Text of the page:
Sunday, May 19, 2013

The Next Generation's Star Trek, Take Two

It’s not that I’m a Trekkie, but I did read Stephen E. Whitfield & Gene Roddenberry’s book Making of Star Trek when I was in high school.  I learned spiffy things like how the doors were made to slide open and closed in that swooshing way, and that the phasers were made from salt and pepper shakers.  I watched most (not all) of the spin-offs of the original program (which I own in its original state — no fixing up of those cheesy effects for me).

When, in 2008 or so, I heard that a new movie was coming out with all the original characters in their youth, I said please!  That’s ridiculous.  They didn’t know one another at the beginnings of their careers, every body knows that Chekhov wasn’t even there until the 2nd season, that Bones wasn’t the first doctor on board, and that Spock had ties to his former captain, Christopher Pike.  I was offended at the concept.  Yet somehow, director J.J. Abrams and writers Roberto Orci and Alex Kurtzman pulled it off.  They came up with a twist that changed the universe as we had known it just enough to throw our beloved original characters — Kirk, Spock, Uhura, Chekhov and Sulu, Doctor Leonard “Bones” McCoy, and Commander Scott — onto a magnificent starship Enterprise much earlier in their formation than in the former universe, essentially starting the relationships from scratch, with a difference.  And then another twist.  The 2009 Star Trek was a blast.

Bearing in mind that a good film director is a manipulator —Hitchcock manipulated the hell out of us, Spielberg manipulates us to feel fear, anger, hope, joy — the new Star Trek films work despite their holey scripts and bumpy (not edgy) storylines.  J.J. Abrams has manipulated us into ignoring what’s insufficient and remembering the fun.  I’ve got no problem with that.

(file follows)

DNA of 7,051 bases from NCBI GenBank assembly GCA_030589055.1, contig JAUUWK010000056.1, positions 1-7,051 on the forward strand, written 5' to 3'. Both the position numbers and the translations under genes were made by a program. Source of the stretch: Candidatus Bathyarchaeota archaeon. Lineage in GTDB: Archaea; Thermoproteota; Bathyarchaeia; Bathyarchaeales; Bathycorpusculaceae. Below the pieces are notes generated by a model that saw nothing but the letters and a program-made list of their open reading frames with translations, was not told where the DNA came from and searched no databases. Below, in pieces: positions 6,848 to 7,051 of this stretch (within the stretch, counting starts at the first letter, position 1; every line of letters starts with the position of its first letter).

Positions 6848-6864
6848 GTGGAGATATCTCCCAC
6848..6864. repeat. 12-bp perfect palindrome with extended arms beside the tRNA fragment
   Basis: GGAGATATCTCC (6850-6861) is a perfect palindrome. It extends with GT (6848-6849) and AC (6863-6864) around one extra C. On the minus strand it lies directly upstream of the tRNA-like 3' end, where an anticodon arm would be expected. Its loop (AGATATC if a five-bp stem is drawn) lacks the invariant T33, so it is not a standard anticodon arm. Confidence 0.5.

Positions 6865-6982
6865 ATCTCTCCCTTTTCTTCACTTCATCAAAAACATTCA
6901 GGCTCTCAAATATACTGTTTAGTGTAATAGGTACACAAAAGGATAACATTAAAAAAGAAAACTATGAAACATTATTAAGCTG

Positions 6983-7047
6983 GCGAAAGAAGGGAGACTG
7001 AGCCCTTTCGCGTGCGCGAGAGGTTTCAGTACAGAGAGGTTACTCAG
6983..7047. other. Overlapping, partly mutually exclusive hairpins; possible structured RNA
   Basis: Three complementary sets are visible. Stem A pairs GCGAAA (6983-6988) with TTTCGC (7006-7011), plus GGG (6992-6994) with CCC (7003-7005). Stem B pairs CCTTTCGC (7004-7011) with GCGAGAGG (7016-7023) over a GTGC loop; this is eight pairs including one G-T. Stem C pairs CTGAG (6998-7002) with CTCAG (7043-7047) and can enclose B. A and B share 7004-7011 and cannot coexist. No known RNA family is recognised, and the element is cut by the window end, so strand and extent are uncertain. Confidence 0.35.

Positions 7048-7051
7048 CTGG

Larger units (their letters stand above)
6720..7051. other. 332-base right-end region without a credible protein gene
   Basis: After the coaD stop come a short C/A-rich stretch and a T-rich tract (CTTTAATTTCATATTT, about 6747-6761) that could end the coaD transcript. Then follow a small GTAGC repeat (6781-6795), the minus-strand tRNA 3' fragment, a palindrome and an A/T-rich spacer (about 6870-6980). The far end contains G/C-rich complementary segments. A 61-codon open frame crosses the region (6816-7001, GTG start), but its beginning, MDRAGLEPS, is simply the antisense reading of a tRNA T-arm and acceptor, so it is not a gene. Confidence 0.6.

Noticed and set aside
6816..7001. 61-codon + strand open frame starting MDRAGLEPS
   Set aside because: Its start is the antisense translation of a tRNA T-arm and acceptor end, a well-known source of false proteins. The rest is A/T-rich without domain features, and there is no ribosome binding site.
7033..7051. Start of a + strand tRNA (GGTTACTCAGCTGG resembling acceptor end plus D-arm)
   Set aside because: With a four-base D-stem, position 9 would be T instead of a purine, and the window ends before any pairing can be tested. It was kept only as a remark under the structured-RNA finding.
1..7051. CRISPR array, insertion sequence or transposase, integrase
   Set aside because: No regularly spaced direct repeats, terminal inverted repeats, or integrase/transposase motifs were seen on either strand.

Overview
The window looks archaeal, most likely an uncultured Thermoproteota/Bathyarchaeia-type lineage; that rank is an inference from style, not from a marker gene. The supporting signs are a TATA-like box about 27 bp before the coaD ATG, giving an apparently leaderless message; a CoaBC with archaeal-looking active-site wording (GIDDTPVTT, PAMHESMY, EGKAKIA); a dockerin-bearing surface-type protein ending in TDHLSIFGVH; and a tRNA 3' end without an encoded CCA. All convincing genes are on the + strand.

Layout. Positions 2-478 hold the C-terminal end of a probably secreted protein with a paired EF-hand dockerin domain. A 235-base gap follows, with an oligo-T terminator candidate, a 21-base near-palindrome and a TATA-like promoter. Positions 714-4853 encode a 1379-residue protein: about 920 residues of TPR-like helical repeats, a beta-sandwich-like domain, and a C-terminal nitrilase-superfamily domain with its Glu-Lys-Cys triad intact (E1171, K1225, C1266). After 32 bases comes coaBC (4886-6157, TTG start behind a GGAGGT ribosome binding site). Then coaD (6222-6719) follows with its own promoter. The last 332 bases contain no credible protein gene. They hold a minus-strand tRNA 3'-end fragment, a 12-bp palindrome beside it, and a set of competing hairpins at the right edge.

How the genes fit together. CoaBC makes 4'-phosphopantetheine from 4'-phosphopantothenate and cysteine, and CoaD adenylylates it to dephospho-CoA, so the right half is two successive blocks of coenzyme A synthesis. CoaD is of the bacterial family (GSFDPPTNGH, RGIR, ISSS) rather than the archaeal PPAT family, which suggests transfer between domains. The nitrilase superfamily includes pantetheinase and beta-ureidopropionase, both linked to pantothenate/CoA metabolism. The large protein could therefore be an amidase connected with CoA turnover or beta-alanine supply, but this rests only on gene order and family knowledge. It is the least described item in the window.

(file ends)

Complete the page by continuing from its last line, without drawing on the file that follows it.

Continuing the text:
I have issues with explosions and shoot-outs (the issue is that I'm bored) and making the Star Trek tradition just another special effects in space war movie.  Star Trek is supposed to be about the people and ideas and ideals.  Second time around for this alternate universe, and I was full of dread — according to the trailers, which of course are horrendous advertisements most of the time, and they’re certainly not directed at me — the new Star Trek promised to be overly noisy without enough character interaction.  Nevertheless, they’re trailers, so I would not allow them to stop me from seeing the new Star Trek Into Darkness, with my handy-dandy earplugs at the ready.

Zachary Quinto and Chris Pine (c) 2013 Paramount Pictures.
This second outing, written by Roberto Orci, Alex Kurtzman, and Damon Lindelof (all based, of course, on Gene Roddenberry’s original ideas) is another triumph of wooing the die-hard fans of the old show while inviting new fans into this new franchise.  Yes, there are explosions, but some are natural.  Yes there are “gunfights,” but they don’t take awfully long before they become interesting in a character-based way.  Characters matter, character growth occurs, relationships mature.  What a delight.  The hardest part of this post will be to avoid spoilers.  I want everyone to have as good a time when they see Star Trek Into Darkness as I had this weekend.